One hundred years of grain omics: identifying the glutens that feed the world

J Proteome Res. 2013 Nov 1;12(11):4702-16. doi: 10.1021/pr400663t. Epub 2013 Oct 8.


Glutens, the storage proteins in wheat grains, are a major source of protein in human nutrition. The protein composition of wheat has therefore been an important focus of cereal research. Proteomic tools have been used to describe the genetic diversity of wheat germplasms from different origins at the level of polymorphisms in alleles encoding glutenin and gliadin, the two main proteins of gluten. More recently, proteomics has been used to understand the impact of specific gluten proteins on wheat quality. Here we review the impact of proteomics on the study of gluten proteins as it has evolved from fractionation and electrophoretic techniques to advanced mass spectrometry. In the postgenome era, proteomics is proving to be essential in the effort to identify and understand the interactions between different gluten proteins. This is helping to fill in gaps in our knowledge of how the technological quality of wheat is determined by the interaction between genotype and environment. We also collate information on the various storage protein alleles identified and their prevalence, which makes it possible to infer the effects of wheat selection on grain protein content. We conclude by reviewing the more recent use of transgenesis aimed at improving the quality of gluten.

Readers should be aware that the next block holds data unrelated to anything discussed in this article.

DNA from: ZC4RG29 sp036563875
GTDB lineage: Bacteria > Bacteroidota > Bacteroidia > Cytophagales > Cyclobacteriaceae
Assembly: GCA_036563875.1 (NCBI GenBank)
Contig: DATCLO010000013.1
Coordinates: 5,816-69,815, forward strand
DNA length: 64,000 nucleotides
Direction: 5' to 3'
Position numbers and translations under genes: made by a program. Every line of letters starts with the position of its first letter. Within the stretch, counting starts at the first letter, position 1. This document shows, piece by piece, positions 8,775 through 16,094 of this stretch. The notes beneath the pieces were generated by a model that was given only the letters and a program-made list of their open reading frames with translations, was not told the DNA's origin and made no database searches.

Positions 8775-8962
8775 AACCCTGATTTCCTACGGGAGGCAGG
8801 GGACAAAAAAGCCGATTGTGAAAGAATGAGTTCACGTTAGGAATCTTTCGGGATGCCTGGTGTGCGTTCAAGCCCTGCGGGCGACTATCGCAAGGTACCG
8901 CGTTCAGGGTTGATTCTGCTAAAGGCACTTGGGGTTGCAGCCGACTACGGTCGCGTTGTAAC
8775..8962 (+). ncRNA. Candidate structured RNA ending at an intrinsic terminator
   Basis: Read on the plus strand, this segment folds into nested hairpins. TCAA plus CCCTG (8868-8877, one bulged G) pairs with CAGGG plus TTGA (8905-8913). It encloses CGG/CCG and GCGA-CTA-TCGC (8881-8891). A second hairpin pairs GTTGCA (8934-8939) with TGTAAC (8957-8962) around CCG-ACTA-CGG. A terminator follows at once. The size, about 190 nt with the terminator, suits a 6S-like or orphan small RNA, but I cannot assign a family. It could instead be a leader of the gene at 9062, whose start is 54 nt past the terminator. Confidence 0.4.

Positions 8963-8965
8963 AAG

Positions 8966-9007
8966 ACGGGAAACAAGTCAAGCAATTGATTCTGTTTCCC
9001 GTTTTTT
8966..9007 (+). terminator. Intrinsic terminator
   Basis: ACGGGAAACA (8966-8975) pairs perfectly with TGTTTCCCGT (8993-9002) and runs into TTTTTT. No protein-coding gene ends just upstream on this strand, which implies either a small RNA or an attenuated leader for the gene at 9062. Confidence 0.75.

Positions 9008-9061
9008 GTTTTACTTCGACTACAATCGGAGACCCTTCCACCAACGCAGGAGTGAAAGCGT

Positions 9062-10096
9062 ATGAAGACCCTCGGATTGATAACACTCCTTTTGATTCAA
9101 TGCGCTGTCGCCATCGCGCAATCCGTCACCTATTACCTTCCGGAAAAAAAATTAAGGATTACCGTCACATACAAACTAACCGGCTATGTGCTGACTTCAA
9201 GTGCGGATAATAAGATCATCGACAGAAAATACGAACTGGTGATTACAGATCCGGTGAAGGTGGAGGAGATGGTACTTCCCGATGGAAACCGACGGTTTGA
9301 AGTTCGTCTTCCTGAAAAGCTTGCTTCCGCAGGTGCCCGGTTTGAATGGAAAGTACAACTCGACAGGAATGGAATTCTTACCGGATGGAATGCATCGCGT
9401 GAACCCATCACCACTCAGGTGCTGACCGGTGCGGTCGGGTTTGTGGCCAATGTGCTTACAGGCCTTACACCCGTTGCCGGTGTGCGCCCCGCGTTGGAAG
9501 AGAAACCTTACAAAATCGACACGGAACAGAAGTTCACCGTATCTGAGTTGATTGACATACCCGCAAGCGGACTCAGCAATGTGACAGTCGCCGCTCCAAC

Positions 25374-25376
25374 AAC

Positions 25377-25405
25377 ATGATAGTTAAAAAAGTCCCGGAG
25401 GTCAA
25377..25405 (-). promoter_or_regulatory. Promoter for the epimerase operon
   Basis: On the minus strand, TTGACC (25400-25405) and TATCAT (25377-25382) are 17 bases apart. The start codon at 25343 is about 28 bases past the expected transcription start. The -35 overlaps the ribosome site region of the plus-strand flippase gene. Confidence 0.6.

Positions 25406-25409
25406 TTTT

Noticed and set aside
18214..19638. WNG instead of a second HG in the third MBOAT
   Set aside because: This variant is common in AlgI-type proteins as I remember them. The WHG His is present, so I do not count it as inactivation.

Publication types

  • Research Support, Non-U.S. Gov't
  • Review

MeSH terms

  • Alleles*
  • Computational Biology
  • Gene Transfer Techniques
  • Genetic Variation*
  • Genomics / methods
  • Glutens / chemistry
  • Glutens / genetics*
  • Glutens / metabolism*
  • Proteomics / methods*
  • Proteomics / trends
  • Spectrometry, Mass, Matrix-Assisted Laser Desorption-Ionization
  • Triticum / chemistry*


  • Glutens